Greetings folks, it's me again - ze bridge diva - and today I'd like to compare playing bridge to playing Grand Slam tennis. I've been watching the tennis greats from my couch for years and I gotta tell ya... there are similarities between champions, whatever the sport they play.
    To become the Roger Federer of bridge, you have to put in a lot of practice, for starters. A casual once-a-week session with a mate over a glass of wine isn't going to cut it, okay?
    You cannot roll up for a demitasse of social chitchat and expect to simultaneously notice that your partner has dropped a four of diamonds on your lead, indicating... no indeedy! If you want to do well, you have to concentrate, and that's a skill Federer has polished  to a point of world supremacy. 

"A champion completely wipes the previous loss or win from his or her mind"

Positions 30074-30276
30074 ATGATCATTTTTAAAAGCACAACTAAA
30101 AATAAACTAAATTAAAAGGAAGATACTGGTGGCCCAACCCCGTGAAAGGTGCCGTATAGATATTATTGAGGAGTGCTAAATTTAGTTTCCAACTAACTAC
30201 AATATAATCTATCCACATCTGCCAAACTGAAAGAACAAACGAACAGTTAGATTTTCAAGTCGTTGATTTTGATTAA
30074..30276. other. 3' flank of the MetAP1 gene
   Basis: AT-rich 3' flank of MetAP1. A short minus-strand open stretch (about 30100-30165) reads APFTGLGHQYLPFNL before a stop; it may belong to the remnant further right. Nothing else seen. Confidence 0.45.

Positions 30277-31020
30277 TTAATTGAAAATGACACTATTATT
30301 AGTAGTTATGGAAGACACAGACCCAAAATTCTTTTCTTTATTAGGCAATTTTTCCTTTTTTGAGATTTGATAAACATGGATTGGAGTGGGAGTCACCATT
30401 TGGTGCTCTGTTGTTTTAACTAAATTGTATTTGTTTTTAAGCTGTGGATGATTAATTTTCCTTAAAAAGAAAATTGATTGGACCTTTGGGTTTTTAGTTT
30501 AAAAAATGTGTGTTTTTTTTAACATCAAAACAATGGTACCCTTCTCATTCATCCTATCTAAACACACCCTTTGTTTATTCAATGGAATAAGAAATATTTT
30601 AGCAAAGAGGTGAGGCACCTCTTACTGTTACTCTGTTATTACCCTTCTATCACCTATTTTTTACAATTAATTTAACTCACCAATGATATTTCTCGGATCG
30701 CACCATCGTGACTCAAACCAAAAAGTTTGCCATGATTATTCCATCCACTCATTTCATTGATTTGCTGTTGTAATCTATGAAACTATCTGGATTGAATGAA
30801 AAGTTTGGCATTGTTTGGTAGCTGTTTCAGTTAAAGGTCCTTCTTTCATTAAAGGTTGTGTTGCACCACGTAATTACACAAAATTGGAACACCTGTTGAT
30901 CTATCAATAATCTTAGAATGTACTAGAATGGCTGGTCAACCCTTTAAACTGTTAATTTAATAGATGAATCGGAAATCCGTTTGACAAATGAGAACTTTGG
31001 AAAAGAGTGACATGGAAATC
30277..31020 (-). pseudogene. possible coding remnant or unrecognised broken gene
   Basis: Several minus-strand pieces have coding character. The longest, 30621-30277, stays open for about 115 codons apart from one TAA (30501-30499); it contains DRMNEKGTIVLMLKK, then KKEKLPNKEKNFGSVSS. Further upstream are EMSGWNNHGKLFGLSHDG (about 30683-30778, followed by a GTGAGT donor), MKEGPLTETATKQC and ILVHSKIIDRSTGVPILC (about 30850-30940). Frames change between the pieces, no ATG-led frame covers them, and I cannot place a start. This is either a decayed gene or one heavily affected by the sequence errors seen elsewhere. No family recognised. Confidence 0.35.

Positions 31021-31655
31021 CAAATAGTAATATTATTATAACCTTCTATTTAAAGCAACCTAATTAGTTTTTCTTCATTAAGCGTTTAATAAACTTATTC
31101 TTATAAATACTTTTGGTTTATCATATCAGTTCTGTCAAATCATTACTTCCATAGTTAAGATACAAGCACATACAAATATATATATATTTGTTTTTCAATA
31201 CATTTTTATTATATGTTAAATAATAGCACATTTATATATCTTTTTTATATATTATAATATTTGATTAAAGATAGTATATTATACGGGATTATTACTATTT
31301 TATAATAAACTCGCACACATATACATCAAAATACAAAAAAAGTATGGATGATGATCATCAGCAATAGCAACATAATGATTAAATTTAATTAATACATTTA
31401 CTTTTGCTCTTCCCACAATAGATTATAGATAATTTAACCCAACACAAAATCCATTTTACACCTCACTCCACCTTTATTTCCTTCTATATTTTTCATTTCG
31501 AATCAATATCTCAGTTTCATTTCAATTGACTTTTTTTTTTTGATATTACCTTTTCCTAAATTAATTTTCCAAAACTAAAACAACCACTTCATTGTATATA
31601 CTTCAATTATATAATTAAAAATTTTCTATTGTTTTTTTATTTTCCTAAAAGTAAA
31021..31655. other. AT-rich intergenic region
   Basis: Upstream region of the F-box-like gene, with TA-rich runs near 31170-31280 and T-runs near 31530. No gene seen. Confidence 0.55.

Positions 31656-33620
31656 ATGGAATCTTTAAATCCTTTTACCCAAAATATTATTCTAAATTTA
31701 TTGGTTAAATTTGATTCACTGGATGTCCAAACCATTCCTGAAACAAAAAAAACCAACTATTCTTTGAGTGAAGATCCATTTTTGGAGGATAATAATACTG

I often emulate Federer as I take to the court - I mean, table - and imagine that the next set - um, hand - is at deuce and the next couple of moves  could determine game, set and match.
      Federer's degree of concentration is ferocious and worthy of emulation by any champion wannabe... like bridge tragic me, for example. I believe you need that sense of implacable calm as you survey the cards in front of you and weight up the "conversation" you are having with your partner across the way.
     That's why I practise mindfulness as I enter the club for a session... repeating my mantra as I climb the stairs to my fate. "I will keep my mouth shout. I will remain calm. I will focus. And I will STAY IN THE ZONE."
My partners laugh at my craziness but hey, it works for me, and it's fun.
    Oh, and by the way, another thing I've noticed about a champion like Federer. When he loses a point, his reaction is typically incredibly low-key.
    The point has been played; it's over; and a new one is about to commence. A champion picks up his racket - or his cards, you decide - and starts all over again, completely wiping the previous loss or win from his or her mind.
    Oh, to be a champion! Methinks it's gonna take time.... >>>